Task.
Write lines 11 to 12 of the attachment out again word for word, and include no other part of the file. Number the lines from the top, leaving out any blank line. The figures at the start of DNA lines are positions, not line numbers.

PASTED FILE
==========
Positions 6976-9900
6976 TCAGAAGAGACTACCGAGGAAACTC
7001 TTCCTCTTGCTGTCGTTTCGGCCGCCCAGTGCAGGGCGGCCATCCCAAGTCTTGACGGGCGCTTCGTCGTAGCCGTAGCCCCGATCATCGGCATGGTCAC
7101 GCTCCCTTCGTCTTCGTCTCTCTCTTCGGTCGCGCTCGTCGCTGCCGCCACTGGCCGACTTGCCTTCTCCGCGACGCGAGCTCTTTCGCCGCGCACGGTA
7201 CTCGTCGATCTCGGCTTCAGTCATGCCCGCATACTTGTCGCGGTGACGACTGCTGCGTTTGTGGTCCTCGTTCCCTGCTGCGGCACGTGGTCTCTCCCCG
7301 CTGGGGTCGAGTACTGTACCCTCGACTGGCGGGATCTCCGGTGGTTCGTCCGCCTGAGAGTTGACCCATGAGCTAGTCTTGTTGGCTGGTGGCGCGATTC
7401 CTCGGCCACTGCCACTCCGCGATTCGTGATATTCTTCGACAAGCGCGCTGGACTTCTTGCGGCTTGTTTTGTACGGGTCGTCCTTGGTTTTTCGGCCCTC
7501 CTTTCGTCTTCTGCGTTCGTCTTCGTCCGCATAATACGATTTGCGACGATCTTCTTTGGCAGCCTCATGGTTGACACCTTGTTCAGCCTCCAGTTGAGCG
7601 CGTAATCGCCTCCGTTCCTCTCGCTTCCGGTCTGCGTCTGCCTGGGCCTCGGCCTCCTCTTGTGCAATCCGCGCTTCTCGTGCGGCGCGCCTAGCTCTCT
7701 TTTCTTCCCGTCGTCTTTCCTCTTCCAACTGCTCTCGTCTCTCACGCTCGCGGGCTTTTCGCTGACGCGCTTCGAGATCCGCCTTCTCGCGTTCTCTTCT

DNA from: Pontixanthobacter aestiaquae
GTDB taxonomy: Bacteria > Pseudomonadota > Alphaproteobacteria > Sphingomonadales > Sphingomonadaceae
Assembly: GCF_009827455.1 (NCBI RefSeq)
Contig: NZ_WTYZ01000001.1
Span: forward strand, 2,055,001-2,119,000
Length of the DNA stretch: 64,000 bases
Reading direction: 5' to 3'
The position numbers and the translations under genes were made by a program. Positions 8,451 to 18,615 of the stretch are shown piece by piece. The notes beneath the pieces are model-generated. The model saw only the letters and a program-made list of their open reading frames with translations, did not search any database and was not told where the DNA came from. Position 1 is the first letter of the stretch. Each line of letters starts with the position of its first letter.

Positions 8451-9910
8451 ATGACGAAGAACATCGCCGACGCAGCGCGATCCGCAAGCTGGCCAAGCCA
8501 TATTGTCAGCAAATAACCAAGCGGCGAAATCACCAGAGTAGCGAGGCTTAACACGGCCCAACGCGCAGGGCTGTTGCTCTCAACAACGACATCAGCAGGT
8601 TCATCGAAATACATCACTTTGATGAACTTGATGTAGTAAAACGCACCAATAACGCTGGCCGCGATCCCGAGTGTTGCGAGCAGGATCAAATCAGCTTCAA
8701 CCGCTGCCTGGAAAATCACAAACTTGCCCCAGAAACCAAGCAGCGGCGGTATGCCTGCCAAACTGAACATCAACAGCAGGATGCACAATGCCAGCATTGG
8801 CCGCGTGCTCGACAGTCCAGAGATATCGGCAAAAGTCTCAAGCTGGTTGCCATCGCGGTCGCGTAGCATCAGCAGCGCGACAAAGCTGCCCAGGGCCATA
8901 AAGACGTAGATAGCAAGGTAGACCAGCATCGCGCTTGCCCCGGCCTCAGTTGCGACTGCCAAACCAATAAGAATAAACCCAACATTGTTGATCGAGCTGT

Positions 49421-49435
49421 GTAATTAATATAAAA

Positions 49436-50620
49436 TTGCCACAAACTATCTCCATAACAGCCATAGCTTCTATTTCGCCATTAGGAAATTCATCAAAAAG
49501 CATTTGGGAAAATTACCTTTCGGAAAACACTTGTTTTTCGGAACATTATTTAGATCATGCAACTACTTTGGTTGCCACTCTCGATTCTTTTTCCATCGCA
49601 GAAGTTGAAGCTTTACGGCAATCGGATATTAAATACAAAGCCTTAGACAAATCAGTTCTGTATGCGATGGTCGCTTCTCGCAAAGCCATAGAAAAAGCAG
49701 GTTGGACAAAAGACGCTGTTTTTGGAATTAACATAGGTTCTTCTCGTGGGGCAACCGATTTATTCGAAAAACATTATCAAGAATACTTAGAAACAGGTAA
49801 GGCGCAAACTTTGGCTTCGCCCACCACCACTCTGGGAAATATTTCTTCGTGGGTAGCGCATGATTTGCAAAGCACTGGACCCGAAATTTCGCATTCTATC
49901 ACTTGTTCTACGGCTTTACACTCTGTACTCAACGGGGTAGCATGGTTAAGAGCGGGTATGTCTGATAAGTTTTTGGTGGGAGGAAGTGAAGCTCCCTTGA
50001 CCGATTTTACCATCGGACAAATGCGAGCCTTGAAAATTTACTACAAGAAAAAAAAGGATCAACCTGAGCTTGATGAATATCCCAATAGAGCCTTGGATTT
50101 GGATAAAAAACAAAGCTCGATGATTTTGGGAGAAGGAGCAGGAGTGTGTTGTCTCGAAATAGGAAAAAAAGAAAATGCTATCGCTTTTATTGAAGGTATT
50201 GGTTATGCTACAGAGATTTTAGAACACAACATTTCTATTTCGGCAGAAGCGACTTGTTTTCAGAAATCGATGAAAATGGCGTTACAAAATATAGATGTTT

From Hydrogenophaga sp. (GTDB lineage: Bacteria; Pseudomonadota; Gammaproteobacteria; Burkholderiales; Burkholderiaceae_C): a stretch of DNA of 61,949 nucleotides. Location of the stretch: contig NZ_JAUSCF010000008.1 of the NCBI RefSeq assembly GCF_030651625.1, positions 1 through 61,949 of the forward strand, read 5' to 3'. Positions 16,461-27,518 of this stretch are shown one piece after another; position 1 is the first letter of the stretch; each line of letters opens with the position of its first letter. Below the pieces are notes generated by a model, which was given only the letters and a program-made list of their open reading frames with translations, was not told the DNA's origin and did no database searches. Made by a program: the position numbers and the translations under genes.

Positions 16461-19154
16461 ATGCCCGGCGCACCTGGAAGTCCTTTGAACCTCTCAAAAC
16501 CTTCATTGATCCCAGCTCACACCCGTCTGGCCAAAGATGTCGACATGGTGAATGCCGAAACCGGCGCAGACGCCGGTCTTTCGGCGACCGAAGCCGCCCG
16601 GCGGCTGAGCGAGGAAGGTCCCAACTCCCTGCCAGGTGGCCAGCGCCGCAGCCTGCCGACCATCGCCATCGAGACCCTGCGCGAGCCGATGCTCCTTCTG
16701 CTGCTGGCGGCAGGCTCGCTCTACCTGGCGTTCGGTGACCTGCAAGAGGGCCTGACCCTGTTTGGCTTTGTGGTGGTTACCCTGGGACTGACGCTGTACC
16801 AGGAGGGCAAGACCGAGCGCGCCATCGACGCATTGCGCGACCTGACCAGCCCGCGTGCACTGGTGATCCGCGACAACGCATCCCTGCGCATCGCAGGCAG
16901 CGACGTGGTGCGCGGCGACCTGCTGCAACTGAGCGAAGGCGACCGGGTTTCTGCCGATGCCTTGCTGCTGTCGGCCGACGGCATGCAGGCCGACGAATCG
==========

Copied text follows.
DNA from: Pontixanthobacter aestiaquae
GTDB taxonomy: Bacteria > Pseudomonadota > Alphaproteobacteria > Sphingomonadales > Sphingomonadaceae